Why You Shouldn't Take Photos of Rainbows

Why You Shouldn't Take Photos of Rainbows

Why do we take pictures of rainbows?

Driving home today I noticed a beautiful rainbow. While I have seen rainbows before, this specific one was interesting because of how close it felt.

At the next stop light I was marveling at it once more, when some commotion in the cars next to me caught my eye. I noticed several cars with phones out the windows, taking a quick picture of the rainbow.

I counted 8 different people around me with their phones out taking a picture.

But why do we do this?

We feel like it checks a box. We have captured the moment.

But have we?

It has become instinctual to take a picture of anything that feels important. But in doing so, we take ourselves out of the moment to worry about the photo and end up either missing the experience entirely, or degrading it because we are pre-occupied with the photo. Ultimately, these photos are never looked at again, and they don’t capture the humanity of the moment.

Here’s a picture of a rainbow.

Boring Rainbow Photo

What do you feel when you look at this picture? Probably nothing. It’s just a picture of a rainbow. While rainbows are beautiful, the essence of them is not captured in a photo. The beauty of a rainbow is in the moment, in the experience and the feeling of seeing it. The surprise, the wonder, and the people you experienced it with.

Are you feeling guilty right now because you’re one of those people that takes pictures of rainbows?

Go find that picture right now, come back here when you’re done.

I’ll wait…

Can you even find the picture? If you did manage to find it, what did you feel?

Probably nothing, right? It’s just a photo of a rainbow like you see above. The photo could be of any rainbow, it doesn’t capture the essence of the moment when you saw it. Furthermore, you aren’t going to share this photo with anyone else, they aren’t going to care. They have seen a rainbow before, and the time they saw one, it was precious not because of the rainbow itself, but the experience of seeing it. Your rainbow is meaningless to them.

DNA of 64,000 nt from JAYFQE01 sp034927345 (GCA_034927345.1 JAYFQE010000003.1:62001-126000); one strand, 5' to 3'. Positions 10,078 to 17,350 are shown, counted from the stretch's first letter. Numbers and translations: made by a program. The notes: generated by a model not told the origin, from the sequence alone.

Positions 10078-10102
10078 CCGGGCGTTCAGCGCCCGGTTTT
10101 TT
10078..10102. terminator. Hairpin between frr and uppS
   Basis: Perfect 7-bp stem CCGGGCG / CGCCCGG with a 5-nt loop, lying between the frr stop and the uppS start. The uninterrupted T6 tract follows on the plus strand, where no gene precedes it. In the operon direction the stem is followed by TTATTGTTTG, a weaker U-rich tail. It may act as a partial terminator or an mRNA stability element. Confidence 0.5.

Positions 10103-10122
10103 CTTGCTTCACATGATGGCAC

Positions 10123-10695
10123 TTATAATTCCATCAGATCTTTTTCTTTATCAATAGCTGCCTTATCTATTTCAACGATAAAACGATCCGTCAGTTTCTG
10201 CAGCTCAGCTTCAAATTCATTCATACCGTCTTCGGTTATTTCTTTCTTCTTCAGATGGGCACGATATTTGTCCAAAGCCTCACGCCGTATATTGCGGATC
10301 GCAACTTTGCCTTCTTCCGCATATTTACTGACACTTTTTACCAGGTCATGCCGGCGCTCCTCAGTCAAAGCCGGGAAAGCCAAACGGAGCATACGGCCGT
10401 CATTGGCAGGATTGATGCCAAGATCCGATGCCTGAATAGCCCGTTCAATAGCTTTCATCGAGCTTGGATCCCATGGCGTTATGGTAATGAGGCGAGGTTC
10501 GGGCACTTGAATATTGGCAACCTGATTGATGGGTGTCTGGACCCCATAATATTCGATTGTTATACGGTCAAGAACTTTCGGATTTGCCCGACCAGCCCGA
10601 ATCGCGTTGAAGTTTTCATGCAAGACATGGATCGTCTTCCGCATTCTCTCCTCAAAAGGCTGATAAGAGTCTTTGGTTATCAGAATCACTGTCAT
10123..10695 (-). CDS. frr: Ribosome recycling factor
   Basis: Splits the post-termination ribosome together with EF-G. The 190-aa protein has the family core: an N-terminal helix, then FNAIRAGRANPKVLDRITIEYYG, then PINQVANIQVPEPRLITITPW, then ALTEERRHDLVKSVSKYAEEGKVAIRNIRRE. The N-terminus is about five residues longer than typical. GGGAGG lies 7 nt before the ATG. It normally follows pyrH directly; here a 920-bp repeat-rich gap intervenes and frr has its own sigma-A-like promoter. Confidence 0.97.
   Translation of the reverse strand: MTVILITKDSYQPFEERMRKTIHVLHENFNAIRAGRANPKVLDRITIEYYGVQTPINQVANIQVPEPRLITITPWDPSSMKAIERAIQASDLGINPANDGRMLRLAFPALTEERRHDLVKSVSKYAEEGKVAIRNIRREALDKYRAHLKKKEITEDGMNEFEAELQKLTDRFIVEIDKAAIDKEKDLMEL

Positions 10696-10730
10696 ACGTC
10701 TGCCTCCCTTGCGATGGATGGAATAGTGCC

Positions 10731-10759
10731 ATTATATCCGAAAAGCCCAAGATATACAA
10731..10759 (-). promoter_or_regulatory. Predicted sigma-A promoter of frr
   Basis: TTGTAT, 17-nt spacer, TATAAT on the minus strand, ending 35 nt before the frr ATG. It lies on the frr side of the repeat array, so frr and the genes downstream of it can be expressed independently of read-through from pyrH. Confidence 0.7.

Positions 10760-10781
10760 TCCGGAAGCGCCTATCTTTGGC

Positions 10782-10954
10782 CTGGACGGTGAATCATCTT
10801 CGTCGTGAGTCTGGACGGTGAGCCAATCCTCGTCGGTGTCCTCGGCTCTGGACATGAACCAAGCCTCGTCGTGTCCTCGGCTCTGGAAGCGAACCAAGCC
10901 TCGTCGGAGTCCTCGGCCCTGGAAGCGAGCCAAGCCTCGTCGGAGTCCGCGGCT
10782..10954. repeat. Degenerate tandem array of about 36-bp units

So how do you capture the experience of a rainbow? Well you can’t. Not everything in life can be captured. Some things are meant to be experienced and savored.

By reaching for your phone to take the photo you miss out on the experience. You miss out on the moment. You miss out on admiring the beauty of the world around you. You miss out on the feeling of wonder and awe that comes with seeing it. All because you wanted to take a picture that no one, not even yourself, will care about a few days from now.

Next time you see a rainbow. Don’t take a picture of it. Admire it, soak it in, but don’t take a picture of it. Remember that not everything in life is worth the photo. Some things are meant to be experienced and savored.

Why do I care about your rainbow photos?

Whenever I see something amazing happen, I am sad when everyone’s reaction is not to take it in, but to take a picture of it. I go skiing and everyone wants to take a photo of the cool landscape. While the experience is incredible, it is better to sit there and soak it in. Take a few extra minutes to enjoy and remember the moment. Think about what you are feeling and what brought you there. Most people react by taking a quick picture and then feeling like the moment is captured and quickly running on to the next thing. Some might even post it on Instgram as a way to “brag” about their experience. But they never actually experienced it. Seeing something isn’t experiencing it. Soak it in, remember it, experience it.

Generally speaking, I think we should all take a step back and think about what we are doing when we take a picture.

Uusally, pictures with people, or even ourselves can be worth it. But photos of landscapes and rainbows are not. Be honest with yourself, you will never look at that photo again. And you spent your precious time in the moment, focusing on taking the photo and thinking about how many fake internet points it will get you when you post it on social.

Don’t let your life pass you by. Don’t let the moments that matter slip away because you were too busy trying to capture them.

© 2024 J. Alexander Curtis (Jacurtis)